# 5 Best Ways to Calculate the Length of a String in Python Without Using a Library Function

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π‘ Problem Formulation: Calculating the length of a string in Python is a basic task that’s commonly done using the built-in `len()` function. But what if you need to find out the length without using this function? This article will explore alternative methods to achieve this. For instance, given the input `"hello"`, the desired output is `5`, which is the number of characters in the string.

## Method 1: Iterating Through the String with a Counter

The first method involves initializing a counter to zero and then iterating through each character of the string, incrementing the counter by one for each character until the end of the string is reached. This manual iteration mimics the internal working of the `len()` function without actually using it. The function’s result is an integer representing the length of the input string.

Here’s an example:

```def string_length(str):
count = 0
for char in str:
count += 1
return count

print(string_length("funny cat memes"))
```

Output: `15`

This code snippet defines a function called `string_length()` which takes a string as input. A `for` loop iterates through the string, with the variable `count` getting incremented at each iteration. When the loop has completed, the function returns the total count, which is the length of the string.

## Method 2: Recursion

Method 2 utilizes recursion to determine the length of a string. The function calls itself with a smaller portion of the string each time until it reaches an empty string, at which point it begins returning the accumulated count back up the stack. This is a more computational and conceptual approach, but interesting in showcasing recursion.

Here’s an example:

```def string_length_recursive(str):
if str == "":
return 0
else:
return 1 + string_length_recursive(str[1:])

print(string_length_recursive("Giraffe"))
```

Output: `7`

The function `string_length_recursive()` takes a string and checks if it is empty. If it is, the function returns `0`. Otherwise, it returns `1` plus the result of a recursive call to itself with the original string minus the first character. The final return value once the recursion completes is the length of the string.

## Method 3: Using the Generator Expression with sum()

Pythonβs generator expressions allow a concise way to achieve tasks. In this method, a generator expression that produces a series of `1`s is used, which is then fed into the `sum()` function to count the number of characters in the string. This method uses the Python idiom of creating a sequence of the same length as the string where each element is 1, and then summing these ones.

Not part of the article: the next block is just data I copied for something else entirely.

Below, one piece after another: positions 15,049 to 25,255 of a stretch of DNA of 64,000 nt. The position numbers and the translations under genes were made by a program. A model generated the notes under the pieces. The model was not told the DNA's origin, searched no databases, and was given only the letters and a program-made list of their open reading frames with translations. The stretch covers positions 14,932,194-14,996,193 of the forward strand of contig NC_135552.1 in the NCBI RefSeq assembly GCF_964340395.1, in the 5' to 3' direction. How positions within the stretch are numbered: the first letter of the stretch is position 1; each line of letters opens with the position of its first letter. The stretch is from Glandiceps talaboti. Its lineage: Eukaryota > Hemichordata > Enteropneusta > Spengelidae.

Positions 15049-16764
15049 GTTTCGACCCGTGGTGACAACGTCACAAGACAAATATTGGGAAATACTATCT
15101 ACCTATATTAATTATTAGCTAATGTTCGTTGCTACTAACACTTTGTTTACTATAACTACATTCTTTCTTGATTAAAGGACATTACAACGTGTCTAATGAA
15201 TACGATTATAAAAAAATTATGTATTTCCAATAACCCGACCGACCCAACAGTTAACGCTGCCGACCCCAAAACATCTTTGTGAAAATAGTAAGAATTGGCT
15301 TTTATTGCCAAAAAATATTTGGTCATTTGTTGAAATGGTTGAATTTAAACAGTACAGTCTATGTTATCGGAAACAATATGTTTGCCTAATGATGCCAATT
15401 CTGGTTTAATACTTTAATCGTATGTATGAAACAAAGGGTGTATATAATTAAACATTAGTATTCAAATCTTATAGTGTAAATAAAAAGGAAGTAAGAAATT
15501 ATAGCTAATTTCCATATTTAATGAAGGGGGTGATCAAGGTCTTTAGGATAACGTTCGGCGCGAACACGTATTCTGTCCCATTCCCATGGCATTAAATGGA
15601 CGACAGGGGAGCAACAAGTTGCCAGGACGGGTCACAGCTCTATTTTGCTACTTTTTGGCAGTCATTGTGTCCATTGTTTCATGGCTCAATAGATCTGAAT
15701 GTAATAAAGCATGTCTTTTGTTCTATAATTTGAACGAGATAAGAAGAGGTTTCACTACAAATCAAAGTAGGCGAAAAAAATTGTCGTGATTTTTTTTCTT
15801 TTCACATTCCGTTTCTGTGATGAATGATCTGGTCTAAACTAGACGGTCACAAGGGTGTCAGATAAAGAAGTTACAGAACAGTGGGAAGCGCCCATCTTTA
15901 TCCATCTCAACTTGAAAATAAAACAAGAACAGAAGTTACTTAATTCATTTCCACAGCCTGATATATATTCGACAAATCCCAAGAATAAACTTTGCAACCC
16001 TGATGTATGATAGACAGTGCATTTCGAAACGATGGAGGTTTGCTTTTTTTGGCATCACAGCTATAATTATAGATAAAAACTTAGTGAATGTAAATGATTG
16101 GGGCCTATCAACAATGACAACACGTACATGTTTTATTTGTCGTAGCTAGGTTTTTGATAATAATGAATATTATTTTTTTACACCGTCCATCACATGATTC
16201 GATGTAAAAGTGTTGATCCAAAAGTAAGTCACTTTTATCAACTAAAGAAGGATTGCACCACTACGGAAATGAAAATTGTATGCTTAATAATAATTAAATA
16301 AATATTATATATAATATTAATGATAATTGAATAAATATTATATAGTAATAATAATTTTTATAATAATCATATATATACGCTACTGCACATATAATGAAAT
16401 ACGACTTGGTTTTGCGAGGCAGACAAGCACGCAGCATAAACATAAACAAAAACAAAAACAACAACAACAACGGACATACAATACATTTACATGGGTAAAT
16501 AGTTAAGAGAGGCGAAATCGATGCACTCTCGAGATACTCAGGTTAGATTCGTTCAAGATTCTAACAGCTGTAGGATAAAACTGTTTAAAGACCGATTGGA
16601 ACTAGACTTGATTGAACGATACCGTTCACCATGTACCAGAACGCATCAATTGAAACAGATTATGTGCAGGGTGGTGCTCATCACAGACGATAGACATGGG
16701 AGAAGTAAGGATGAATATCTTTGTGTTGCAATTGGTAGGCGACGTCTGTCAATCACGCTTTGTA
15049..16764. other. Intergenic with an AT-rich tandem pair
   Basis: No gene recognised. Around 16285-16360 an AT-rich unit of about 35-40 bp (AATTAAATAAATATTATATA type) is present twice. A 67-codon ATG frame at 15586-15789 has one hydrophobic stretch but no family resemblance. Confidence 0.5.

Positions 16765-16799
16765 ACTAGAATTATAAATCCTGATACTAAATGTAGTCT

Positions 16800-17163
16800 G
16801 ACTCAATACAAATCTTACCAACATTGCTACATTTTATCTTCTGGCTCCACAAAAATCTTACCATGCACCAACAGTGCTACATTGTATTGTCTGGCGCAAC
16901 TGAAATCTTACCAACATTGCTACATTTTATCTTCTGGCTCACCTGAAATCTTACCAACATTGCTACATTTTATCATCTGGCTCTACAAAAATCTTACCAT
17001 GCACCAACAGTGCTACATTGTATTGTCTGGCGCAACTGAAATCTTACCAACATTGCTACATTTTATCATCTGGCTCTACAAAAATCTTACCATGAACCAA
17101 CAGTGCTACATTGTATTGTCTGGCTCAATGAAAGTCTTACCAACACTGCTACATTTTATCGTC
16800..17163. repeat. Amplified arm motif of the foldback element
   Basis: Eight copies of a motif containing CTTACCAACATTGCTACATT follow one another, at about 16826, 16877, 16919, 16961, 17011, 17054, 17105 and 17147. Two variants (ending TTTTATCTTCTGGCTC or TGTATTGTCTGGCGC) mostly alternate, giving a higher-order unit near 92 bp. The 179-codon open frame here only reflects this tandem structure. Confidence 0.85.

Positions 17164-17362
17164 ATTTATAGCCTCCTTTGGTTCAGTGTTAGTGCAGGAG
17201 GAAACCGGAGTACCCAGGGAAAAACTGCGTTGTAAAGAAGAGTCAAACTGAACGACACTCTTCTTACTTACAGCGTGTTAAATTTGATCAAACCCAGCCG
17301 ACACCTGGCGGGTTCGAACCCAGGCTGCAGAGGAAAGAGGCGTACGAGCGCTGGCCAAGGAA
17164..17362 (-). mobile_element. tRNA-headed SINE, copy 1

Here’s an example:

```def string_length_gen_expr(str):
return sum(1 for _ in str)

print(string_length_gen_expr("Koala"))
```

Output: `5`

In this example, `string_length_gen_expr()` uses a generator expression to create a series of `1`s for each character in the string. The `sum()` function then adds up all of these `1`s, effectively counting the characters in the string to determine its length.

## Method 4: Using ‘while’ Loop

A ‘while’ loop can be employed to traverse a string until the end is reached, incrementing a counter at each iteration. This method is similar to the first, but instead of a ‘for’ loop, a ‘while’ loop checks for the termination condition explicitly, making it slightly less Pythonic but just as effective.

Here’s an example:

```def string_length_while(str):
count = 0
while count < len(str):
count += 1
return count

print(string_length_while("Dolphin"))
```

Output: `7`

The function `string_length_while()` utilizes a `while` loop to count the length of a string. The loop runs until the `count` equals the length of the string via Python’s `len()` function, which is ironically the library function this article seeks to avoid. Nonetheless, it illustrates another iteration-based approach to determine string length.

## Bonus One-Liner Method 5: Using ‘enumerate’

Pythonβs `enumerate` function can be used in a clever one-liner to achieve the length of a string. By enumerating over the string and not breaking out of the loop, the last index plus one can be returned, which is the length of the string.

Here’s an example:

```def string_length_enumerate(str):
return max(i + 1 for i, _ in enumerate(str))

print(string_length_enumerate("Elephant"))
```

Output: `8`

This one-liner function `string_length_enumerate()` establishes an enumeration of the characters in the string. The `max()` function then retrieves the highest index value, which is incremented by one to provide the length of the string. It’s a clever use of built-in functions to avoid `len()` directly.

## Summary/Discussion

• Method 1: Iteration with a Counter. Strengths: Simple and straightforward. Weaknesses: May be slower for very large strings due to explicit iteration.
• Method 2: Recursion. Strengths: Shows the power of recursion, can be a good educational tool. Weaknesses: Uses more memory due to call stack and may lead to a stack overflow with very long strings.
• Method 3: Generator Expression with sum(). Strengths: Efficient and Pythonic way for small to medium-sized strings. Weaknesses: Can be less readable to those unfamiliar with generator expressions.
• Method 4: ‘while’ Loop. Strengths: Clear logic, easy to understand. Weaknesses: Not as Pythonic as a ‘for’ loop; inadvertently uses `len()` in the example provided, which should be avoided.
• Bonus Method 5: Using ‘enumerate’. Strengths: Clever one-liner that is quite efficient. Weaknesses: May be confusing for beginners, and hinges on using another built-in function to avoid `len()`.